CRISPR is set to be used to target cancer cells
Last year, human embryos were successfully “edited” through the use of gene editing tool, CRISPR (Clustered, Regularly Interspaced, Short Palindromic Repeats). Led by US scientists, the genetic engineering process will enable the eradication of diseases which are currently passed down generations.
Last year, the technique was used to eradicate hypertrophic cardiomyopathy within 42 embryos, providing both advantages surrounding the elimination of hereditary diseases. Nonetheless, the success has also raised concerns with human rights groups.
Although the US has previously forbidden any form of genetic enhancement which could alter an individual’s physical and intellectual capabilities, as well as outlawing any potential cases where an edited IVF embryo is bought to full term, Doctors at the University of Pennsylvania are set to take this technology outside of China for the first time.
Upon gaining approval from the National Institutes of Health, the University of Pennsylvania is set to undertake the controversial process to modify healthy cells within a cancer patient, so that these cells then attack mutated cells and tumours.
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The clinical trial will encompass up to 18 patients who are undertaking treatment for three different types of cancer, but it is hoped that the procedure will enable deadly tumours to be wiped out with a significantly higher success rate.
The process, named ex vivo gene therapy, will therefore see scientists extract healthy blood cells, delete two genes which can sense a threat to a patients’ immune system (PD-1), and a new detector receptor will then be put in its place, which can source mutated cells. These cells will then be retransferred to the patient. The procedure is deemed low risk, in comparison with targeting cells directly in a patients’ bloodstream.
At present, cancer is the second leading cause of death worldwide, where 1 in 6 deaths are cancer related, the Word Health Organisation has stated. This figure is also set to rise, leading scientists and researchers to look at ways to address and tackle the disease.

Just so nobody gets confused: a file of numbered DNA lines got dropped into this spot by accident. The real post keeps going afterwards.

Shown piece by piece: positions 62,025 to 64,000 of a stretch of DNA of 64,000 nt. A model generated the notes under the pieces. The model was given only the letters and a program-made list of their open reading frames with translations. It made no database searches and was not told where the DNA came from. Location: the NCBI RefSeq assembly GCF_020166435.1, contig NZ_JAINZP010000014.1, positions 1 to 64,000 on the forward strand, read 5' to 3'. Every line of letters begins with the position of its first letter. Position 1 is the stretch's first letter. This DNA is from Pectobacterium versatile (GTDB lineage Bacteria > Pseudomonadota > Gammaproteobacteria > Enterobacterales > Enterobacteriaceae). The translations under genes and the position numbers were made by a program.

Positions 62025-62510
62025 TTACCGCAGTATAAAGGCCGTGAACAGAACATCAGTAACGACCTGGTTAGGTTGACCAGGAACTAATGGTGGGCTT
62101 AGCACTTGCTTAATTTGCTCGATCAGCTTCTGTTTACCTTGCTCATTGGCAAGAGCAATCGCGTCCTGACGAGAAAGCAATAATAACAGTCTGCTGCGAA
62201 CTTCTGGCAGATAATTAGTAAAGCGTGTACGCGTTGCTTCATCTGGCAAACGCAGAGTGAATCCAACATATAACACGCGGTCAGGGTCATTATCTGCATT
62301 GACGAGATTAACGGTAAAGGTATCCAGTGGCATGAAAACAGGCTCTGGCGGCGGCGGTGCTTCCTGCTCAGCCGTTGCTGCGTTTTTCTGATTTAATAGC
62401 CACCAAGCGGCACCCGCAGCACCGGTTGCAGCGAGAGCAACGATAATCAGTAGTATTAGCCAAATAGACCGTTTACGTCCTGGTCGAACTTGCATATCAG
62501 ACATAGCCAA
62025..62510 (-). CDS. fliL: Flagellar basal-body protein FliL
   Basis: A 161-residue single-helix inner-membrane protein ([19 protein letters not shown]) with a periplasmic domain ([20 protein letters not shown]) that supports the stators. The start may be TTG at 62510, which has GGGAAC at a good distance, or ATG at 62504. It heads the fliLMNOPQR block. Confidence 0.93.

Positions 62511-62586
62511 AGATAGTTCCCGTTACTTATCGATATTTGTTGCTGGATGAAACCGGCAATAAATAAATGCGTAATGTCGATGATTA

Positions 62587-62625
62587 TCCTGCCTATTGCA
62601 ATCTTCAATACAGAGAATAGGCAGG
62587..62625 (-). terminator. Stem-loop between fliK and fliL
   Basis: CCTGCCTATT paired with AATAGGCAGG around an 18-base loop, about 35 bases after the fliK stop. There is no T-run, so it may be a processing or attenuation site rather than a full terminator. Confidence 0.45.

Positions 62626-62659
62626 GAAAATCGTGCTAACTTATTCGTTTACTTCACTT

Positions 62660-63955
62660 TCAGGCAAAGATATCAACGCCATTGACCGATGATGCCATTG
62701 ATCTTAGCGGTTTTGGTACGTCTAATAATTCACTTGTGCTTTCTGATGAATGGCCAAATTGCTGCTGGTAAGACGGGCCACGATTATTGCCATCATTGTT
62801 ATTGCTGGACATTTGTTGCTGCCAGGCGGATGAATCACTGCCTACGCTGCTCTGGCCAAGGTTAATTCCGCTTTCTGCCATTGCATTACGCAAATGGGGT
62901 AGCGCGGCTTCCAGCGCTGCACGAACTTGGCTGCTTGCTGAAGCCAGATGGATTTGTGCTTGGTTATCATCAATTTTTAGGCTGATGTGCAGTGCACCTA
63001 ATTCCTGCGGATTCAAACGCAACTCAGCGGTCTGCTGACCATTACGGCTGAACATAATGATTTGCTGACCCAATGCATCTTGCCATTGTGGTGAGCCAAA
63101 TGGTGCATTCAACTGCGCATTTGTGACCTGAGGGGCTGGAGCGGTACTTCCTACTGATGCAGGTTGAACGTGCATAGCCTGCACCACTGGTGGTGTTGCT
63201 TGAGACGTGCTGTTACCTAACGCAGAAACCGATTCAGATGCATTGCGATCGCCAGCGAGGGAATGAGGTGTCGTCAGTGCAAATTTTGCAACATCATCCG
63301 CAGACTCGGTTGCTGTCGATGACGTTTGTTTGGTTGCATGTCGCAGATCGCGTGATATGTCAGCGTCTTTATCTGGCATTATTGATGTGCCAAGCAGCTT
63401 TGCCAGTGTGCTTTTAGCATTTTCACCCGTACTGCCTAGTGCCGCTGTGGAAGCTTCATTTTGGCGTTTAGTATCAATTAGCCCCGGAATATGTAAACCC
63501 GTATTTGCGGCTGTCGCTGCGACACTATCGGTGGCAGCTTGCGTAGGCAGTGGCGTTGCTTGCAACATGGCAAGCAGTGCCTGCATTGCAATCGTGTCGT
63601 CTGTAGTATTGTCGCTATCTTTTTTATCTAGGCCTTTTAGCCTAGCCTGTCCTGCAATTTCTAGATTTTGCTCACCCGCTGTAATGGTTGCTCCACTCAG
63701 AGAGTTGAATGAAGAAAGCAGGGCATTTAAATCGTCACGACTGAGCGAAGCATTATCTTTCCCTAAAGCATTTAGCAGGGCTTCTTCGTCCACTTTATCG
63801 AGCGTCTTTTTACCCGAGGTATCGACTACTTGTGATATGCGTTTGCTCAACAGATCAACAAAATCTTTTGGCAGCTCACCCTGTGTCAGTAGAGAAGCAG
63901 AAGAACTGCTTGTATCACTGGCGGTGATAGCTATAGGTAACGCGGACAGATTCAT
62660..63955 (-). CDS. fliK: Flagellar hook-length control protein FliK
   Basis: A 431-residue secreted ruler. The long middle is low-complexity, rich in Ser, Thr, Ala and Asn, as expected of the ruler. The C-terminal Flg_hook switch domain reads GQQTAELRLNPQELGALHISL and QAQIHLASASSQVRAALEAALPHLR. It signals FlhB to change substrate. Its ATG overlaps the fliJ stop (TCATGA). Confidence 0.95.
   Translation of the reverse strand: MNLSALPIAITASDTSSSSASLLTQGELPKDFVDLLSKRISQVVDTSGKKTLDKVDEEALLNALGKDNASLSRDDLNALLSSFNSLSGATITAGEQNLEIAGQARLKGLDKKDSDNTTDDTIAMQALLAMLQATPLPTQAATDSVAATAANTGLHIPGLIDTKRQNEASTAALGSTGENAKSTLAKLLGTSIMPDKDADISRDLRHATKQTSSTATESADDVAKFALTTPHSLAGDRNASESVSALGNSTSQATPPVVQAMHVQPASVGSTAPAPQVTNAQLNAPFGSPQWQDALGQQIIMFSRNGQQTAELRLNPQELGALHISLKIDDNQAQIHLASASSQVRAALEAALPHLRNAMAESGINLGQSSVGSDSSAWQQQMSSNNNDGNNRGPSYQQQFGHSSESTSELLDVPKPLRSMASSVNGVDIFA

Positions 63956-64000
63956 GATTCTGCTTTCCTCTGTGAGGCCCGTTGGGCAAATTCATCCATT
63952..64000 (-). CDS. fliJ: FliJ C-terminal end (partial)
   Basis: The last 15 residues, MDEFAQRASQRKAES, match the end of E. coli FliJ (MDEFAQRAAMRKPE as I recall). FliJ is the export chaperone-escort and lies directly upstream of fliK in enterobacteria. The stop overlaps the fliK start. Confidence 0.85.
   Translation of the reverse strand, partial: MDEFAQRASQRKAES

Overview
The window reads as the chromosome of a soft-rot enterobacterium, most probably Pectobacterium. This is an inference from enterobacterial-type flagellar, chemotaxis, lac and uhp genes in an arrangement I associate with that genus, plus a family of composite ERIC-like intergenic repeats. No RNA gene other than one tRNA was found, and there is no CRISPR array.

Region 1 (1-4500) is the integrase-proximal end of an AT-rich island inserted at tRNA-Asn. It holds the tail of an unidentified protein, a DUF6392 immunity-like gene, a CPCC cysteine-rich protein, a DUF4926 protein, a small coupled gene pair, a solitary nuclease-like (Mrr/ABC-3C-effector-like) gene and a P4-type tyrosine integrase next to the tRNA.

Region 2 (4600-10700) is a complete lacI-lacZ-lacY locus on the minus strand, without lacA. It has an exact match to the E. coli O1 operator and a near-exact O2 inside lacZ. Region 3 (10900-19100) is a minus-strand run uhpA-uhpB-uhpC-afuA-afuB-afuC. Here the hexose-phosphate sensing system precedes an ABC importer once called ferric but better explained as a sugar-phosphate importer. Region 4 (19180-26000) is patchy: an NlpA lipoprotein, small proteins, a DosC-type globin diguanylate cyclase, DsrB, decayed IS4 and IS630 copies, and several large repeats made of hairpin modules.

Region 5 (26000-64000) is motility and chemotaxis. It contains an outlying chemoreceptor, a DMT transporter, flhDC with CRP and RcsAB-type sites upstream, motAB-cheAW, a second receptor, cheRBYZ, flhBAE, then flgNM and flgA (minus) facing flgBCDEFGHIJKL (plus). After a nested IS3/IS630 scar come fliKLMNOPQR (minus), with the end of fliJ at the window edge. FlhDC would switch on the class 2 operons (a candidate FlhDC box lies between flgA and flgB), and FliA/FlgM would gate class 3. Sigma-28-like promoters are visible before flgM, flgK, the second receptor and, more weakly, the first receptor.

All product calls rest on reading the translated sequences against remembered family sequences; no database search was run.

The extensive clinical trial could have the potential to ultimately transform the way in which gene editing is viewed and utilised for future generations. The Parker Institute for Cancer Immunotherapy is set to financially support the trial.
Skin Analytics wins NHSX award for AI skin cancer tool
An artificial intelligence-driven tool that identifies skin cancers has received an award from NHSX, the NHS England and Department of Health and Social Care's initiative to bring technology into the UK's national health system.
NHSX has granted the Artificial Intelligence in Health and Care Award to DERM, an AI solution that can identify 11 types of skin lesion.
Developed by Skin Analytics, DERM analyses images of skin lesions using algorithms. Within primary care, Skin Analytics will be used as an additional tool to help doctors with their decision making.
In secondary care, it enables AI telehealth hubs to support dermatologists with triage, directing patients to the right next step. This will help speed up diagnosis, and patients with benign skin lesions can be identified earlier, redirecting them away from dermatology departments that are at full capacity due to the COVID-19 backlog.
Cancer Research has called the impact of the pandemic on cancer services "devastating", with a 42% drop in the number of people starting cancer treatment after screening.
DERM is already in use at University Hospitals Birmingham and Mid and South Essex Health & Care Partnership, where it has led to a significant reduction in unnecessary referrals to hospital.
Now NHSX have granted it the Phase 4 AI in Health and Care Award, making DERM available to clinicians across the country. Overall this award makes £140 million available over four years to accelerate the use of artificial intelligence technologies which meet the aims of the NHS Long Term Plan.
Dr Lucy Thomas, Consultant Dermatologist at Chelsea & Westminster Hospital, said: “Skin Analytics’ receipt of this award is great news for the NHS and dermatology departments. It will allow us to gather real-world data to demonstrate the benefits of AI on patient pathways and workforce challenges.
"Like many services, dermatology has severe backlogs due to the COVID-19 pandemic. This award couldn't have come at a better time to aid recovery and give us more time with the patients most in need of our help.”